DECATUR – The setting may not have been the U.S. Capitol, but by the time Michael Burlingame spoke some of the words Abraham Lincoln chose for his second inaugural address, you could have heard the proverbial pin drop.
Before a standing-room-only audience at Millikin University's Perkinson Music Center on Thursday evening, the internationally renowned scholar was sharing some insights about our nation's 16th president that he found in the papers of Frederick Douglass.
He said Douglass did not initially grasp the importance of Lincoln's last speech on April 11, 1865, when he said for the first time publicly that he believed some blacks should be given the right to vote, namely those who had served in the Union army and those who were literate.
“I was disappointed by the limited scope of the proposal but should have known (better) … because Abraham Lincoln learned his statesmanship in the school of rail-splitting,” Burlingame quoted Douglass as saying. “And to split a rail, you take a wedge, and you first insert the thin edge of the wedge into the log.”
By contrast, actor John Wilkes Booth understood the significance of Lincoln's statement all too well and murdered the president for it three days later.
Burlingame's appearance Thursday was the 2015 T.W. Samuels Lecture, created in 1977 in honor of the late senior partner in the law firm of Samuels, Miller, Schroeder, Jackson and Sly.
Holder of the Chancellor Naomi B. Lynn Distinguished Chair in Lincoln Studies at the University of Illinois at Springfield, Burlingame has written 12 books on the life of Abraham Lincoln, including “Abraham Lincoln: A Life,” a two-volume biography published in 2009.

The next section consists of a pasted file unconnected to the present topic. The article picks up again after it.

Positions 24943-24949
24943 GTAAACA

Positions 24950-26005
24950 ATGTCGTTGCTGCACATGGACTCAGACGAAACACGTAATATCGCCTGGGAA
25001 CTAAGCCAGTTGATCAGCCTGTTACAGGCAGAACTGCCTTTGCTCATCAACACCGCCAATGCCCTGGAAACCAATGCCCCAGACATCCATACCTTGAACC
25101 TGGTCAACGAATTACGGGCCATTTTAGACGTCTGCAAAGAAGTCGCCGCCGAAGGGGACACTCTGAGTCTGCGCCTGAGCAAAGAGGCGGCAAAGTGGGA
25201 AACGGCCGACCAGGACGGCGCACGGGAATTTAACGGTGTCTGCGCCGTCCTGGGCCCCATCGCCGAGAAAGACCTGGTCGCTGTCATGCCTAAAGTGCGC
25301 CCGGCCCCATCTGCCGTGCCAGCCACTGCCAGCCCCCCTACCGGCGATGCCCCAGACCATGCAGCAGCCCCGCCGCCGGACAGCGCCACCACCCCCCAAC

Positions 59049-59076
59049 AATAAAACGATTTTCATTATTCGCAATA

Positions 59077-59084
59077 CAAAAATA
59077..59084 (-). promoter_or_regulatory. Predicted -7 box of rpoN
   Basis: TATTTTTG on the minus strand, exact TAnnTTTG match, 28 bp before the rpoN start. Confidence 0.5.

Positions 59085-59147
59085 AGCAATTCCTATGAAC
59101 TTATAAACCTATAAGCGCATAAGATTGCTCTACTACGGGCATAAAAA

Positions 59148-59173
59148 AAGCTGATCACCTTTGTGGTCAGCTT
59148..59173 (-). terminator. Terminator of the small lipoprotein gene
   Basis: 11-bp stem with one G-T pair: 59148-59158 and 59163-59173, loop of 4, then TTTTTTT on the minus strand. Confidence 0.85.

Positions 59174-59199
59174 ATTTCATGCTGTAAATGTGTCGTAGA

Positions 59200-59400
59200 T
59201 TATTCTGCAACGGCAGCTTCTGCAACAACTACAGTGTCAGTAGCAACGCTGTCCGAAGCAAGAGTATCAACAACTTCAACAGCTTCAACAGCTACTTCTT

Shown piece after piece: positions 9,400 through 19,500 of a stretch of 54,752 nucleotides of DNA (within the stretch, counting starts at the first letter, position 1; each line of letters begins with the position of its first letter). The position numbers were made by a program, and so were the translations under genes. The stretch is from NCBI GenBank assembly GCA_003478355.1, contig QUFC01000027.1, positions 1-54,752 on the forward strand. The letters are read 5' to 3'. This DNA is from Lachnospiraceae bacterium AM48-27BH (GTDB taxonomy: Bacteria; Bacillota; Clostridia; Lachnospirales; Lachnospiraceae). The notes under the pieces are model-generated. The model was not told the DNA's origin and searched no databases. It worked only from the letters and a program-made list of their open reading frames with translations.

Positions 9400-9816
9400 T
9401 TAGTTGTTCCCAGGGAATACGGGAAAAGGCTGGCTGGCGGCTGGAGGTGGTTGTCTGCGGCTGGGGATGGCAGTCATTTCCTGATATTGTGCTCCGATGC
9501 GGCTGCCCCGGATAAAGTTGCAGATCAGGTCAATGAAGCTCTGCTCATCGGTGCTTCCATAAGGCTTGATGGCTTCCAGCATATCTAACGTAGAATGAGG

“Abraham Lincoln was not murdered because he issued the Emancipation Proclamation (nor was he murdered) because he supported the 13th Amendment, which abolished slavery throughout the United States,” Burlingame said. “Abraham Lincoln was murdered because he called for black voting rights.
“I think it is therefore appropriate for us to regard Lincoln as a martyr for black civil rights as much as Martin Luther King, or Medgar Evers or Viola Liuzzo or James Reeb or Mickey Schwerner or James Chaney or Andrew Goodman or any of those people who were murdered in the 1960s as they championed the civil rights revolution of our modern time.”
Thursday afternoon, Burlingame met informally with about 20 students and faculty in Shilling Hall and shared his theory on why Lincoln hated slavery from an early age.
“I suggest that Lincoln loathed, despised and hated slavery because he hated, loathed and despised the way his father treated him,” he said. “I think Lincoln, unconsciously, he identified himself with the slaves and his father with the slaveholders.”
Burlingame also said Lincoln possessed an “unusually sensitive conscience” and was famous for chastising his playmates growing up in southwest Indiana for their cruelty to animals.
“Boys on the frontier thought it was great sport to take turtles and throw them against trees, throw snakes into the fire and that sort of thing,” he said. “I think anybody who was that sensitive to that issue in that time period would have been outraged about cruelty to slaves.”